Trans Adriatic Pipeline: the first steps to gas security in the EU?

Construction Intelligence Center 12 Jan 2017 EUROPE ENERGY & UTILITIES

The Trans Adriatic Pipeline (TAP), part of the TEN-E Southern Gas Corridor (SGC), will supply natural gas to Europe from Azerbaijan — but will this give gas security to the EU?

TAP — born from the Trans Anatolian Pipeline (TANAP) project — will connect Azerbaijan, through Greece, Albania and the Adriatic Sea to Italy. Construction work on the project started in 2015. TAP is expected to be operational in 2020 and have a capacity of 10bcm (billion cubic meters) of gas per year, with the possibility of expanding to 20bcm per year.

The European continent is currently experiencing high gas prices, volatile price fluctuations, and high unemployment. According to Eurostat, in the second quarter of 2015 Italy had the third most expensive gas per household.

The EU has an energy consumption spending of €1bn every day. It imports 53% of its energy consumption, 66% of which is natural gas.

With the completion of TAP, gas prices are expected to drop. Cheaper gas from Azerbaijan will mean reduced living costs in Europe, where 48% of the imported energy is for heating and water heating.

The TAP investment in Greece constitutes more than €1.5bn — the country will receive 1bcm of cheap gas with the project.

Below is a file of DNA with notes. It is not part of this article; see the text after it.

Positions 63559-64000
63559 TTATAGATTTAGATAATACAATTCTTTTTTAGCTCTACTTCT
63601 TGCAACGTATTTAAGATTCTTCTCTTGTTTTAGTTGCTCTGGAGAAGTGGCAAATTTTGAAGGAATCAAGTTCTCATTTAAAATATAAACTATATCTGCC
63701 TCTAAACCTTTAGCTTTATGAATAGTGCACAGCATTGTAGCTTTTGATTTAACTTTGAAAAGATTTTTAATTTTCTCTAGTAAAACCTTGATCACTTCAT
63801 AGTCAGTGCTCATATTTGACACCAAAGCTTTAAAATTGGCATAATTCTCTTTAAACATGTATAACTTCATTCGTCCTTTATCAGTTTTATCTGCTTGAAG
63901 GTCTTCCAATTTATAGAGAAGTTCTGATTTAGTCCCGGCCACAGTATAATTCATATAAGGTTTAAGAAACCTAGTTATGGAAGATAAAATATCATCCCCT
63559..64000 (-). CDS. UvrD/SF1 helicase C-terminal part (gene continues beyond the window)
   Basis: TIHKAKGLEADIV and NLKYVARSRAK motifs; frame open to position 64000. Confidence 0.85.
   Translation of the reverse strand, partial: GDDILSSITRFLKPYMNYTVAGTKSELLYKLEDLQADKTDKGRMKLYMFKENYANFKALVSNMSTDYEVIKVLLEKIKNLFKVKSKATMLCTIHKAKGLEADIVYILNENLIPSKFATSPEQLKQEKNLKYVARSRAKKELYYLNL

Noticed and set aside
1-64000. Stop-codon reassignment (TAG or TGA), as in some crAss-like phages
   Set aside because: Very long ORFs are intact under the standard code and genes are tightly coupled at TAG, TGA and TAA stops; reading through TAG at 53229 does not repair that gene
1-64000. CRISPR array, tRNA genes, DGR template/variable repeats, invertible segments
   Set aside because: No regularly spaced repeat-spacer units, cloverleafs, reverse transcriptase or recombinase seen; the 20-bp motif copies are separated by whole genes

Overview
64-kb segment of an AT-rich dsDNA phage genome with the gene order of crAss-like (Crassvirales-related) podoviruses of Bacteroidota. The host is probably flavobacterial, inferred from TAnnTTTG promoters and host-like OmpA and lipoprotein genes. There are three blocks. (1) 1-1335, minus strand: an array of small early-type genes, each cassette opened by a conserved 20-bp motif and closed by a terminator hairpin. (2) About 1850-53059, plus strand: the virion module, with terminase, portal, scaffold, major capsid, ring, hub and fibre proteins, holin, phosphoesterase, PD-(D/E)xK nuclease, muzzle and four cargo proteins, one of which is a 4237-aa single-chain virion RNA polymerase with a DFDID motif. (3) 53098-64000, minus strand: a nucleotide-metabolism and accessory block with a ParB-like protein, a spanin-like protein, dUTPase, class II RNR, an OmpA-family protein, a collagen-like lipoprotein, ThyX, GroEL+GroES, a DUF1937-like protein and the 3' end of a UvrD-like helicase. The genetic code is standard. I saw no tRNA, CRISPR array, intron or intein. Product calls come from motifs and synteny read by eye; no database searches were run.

Even though the EU will have an extra source of natural gas, the TAP gas supply will not be enough for the EU to satisfy the increasing need for energy and move into least toxic sources of fossil fuel.

The diversification of supply is a common answer to increase gas security, but this is not supported by the energy objectives of the EU. The EU commitment to reduce “greenhouse gases”, the dependence on coal, and other non-environmentally friendly sources of energy will increase the demand for gas.

In the next four years gas imports will increase, as the EU gas consumption will rise from the current 45% to 65% by 2020. Furthermore, the renewable energy produced is not enough to meet the energy demand, and the only viable option continues to be natural gas.
Russia currently dominates the gas supply in the EU. A stress test to analyse the impact of stopping the supply of the Russian gas via the Ukrainian route showed that in 6 months the EU could be missing 5-9bcm of gas. It supplies 39% of the total gas that comes into Europe.

This dominance of the Russian gas has impeded regular and steady supply. The Shah Deniz II gas field in Azerbaijan will compete with the existing Russian supply, creating a competitive environment, and reducing high price fluctuations — but will not supply enough gas to give security to the European market.

To conclude, a long-term gas security will not be provided by the TAP supply — the Trans European Energy Networks (TEN-E) will have to complete additional gas projects before we can see gas security in the EU.

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